Globalization and localization enhance the prospects for rapid and sustainable growth in developing countries. The increased availability and more efficient allocation of resources, freer circulation of knowledge, more open and competitive milieus, and improved governance could all contribute to faster growth. But there are also risks. Globalization entails greater exposure to capital volatility—as the financial crisis that erupted in 1997 demonstrated. Decentralizing measures introduced to satisfy local demands may lead to macroeconomic instability if fiscal imprudence by subnational entities is not vigorously disciplined. Moreover, although the concentration of industry and skills in growing urban areas could raise living standards in these areas, the promise of these "agglomeration economies" could prove elusive in the absence of national policies designed to curb the spread of poverty, violence, and squalor.

Benefiting from change

Globalization and localization demand a multifaceted response. And, thanks to recent strides in development thinking, a pragmatic agenda of institution building and policies to exploit the gains and contain the risks from these forces has been defined. At many levels, institutions will be decisive in making sustainable development a reality.

Institutions—political, economic, and social—are collections of formal and informal rules that are instrumental in a variety of ways. For example, at the subnational level, electoral and other social institutions determine how people organize and make their influence felt. Rules for fiscal decentralization establish how responsibilities will be divided up between central and subnational governments. In addition, various national and local institutions set the terms for public and private partnerships.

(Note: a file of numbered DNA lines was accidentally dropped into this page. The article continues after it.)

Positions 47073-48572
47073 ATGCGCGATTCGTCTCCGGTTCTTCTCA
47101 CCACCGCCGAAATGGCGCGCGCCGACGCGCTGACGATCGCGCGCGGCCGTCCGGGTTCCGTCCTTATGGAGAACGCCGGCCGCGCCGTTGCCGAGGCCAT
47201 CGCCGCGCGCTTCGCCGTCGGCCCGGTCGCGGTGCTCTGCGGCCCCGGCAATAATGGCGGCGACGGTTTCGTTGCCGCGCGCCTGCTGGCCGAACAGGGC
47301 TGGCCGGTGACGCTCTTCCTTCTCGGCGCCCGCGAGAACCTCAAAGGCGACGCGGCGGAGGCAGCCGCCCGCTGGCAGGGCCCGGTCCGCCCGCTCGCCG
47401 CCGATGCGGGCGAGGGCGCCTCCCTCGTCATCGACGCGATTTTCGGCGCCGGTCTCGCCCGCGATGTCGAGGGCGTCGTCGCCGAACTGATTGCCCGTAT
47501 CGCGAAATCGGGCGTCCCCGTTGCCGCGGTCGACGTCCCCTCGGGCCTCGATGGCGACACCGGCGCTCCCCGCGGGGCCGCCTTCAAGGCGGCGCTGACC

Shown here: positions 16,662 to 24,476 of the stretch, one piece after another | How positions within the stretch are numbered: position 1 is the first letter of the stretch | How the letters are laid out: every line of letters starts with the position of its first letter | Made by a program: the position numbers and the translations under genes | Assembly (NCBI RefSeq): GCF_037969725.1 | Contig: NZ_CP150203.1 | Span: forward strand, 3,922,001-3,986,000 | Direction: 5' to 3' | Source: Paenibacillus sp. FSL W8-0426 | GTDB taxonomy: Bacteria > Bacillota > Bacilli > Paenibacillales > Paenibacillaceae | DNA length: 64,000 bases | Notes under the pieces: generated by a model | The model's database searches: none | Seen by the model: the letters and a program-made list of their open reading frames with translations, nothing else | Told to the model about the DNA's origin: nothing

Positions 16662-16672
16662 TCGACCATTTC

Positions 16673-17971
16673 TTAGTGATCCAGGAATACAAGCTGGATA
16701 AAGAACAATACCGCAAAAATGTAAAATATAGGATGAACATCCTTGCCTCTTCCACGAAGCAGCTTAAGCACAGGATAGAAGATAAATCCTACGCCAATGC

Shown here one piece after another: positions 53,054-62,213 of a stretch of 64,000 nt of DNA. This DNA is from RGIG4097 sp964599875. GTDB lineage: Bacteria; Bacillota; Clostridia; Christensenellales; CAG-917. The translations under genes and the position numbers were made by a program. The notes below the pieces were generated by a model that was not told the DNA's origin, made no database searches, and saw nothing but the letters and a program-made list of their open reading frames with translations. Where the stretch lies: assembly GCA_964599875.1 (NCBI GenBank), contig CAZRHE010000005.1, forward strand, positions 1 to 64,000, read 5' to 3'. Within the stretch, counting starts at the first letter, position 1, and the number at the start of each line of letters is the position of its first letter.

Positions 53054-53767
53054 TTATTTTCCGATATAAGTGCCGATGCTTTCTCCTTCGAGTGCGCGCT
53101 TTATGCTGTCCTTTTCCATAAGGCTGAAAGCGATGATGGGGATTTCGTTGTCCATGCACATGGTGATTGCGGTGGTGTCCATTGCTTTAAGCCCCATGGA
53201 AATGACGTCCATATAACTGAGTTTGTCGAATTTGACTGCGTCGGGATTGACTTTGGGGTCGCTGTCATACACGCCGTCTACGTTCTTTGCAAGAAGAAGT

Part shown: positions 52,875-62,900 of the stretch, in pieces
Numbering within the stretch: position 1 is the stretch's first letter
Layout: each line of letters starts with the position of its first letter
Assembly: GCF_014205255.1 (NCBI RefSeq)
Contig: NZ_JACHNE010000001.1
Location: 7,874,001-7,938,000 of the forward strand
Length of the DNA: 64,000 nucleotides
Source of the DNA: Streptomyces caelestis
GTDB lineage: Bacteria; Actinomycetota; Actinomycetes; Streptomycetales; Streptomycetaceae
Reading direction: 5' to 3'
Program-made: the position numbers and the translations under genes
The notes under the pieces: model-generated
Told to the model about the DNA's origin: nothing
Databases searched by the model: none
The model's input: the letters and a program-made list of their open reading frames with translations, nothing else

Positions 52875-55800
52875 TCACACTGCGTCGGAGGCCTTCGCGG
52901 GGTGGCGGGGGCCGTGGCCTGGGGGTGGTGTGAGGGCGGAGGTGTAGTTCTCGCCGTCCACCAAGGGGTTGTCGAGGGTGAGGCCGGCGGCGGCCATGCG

Supranational institutions also play a vital role in numerous arenas—forging national and international commitment to agreed-upon objectives, coordinating the actions of the international community, regulating certain activities, and ensuring that countries comply with international standards and regulations. From a crowded field one can cite the WTO, the Basel Committee on Banking Supervision's banking accords, and the Montreal Protocol, an international pact to control emissions of ozone-damaging substances.

In its World Development Report 1999/2000, the World Bank explores the avenues for institutional change with reference to the major issues the world will confront in the early twenty-first century—such as macroeconomic instability in developing countries as they become better integrated into the world's economy; climate change; political, fiscal, and functional decentralization; and rapid urbanization. As the report indicates, the opportunities of globalization and localization will not be seized, nor the risks contained, without institutional initiatives on many fronts. A few examples discussed at greater length in the report illustrate this.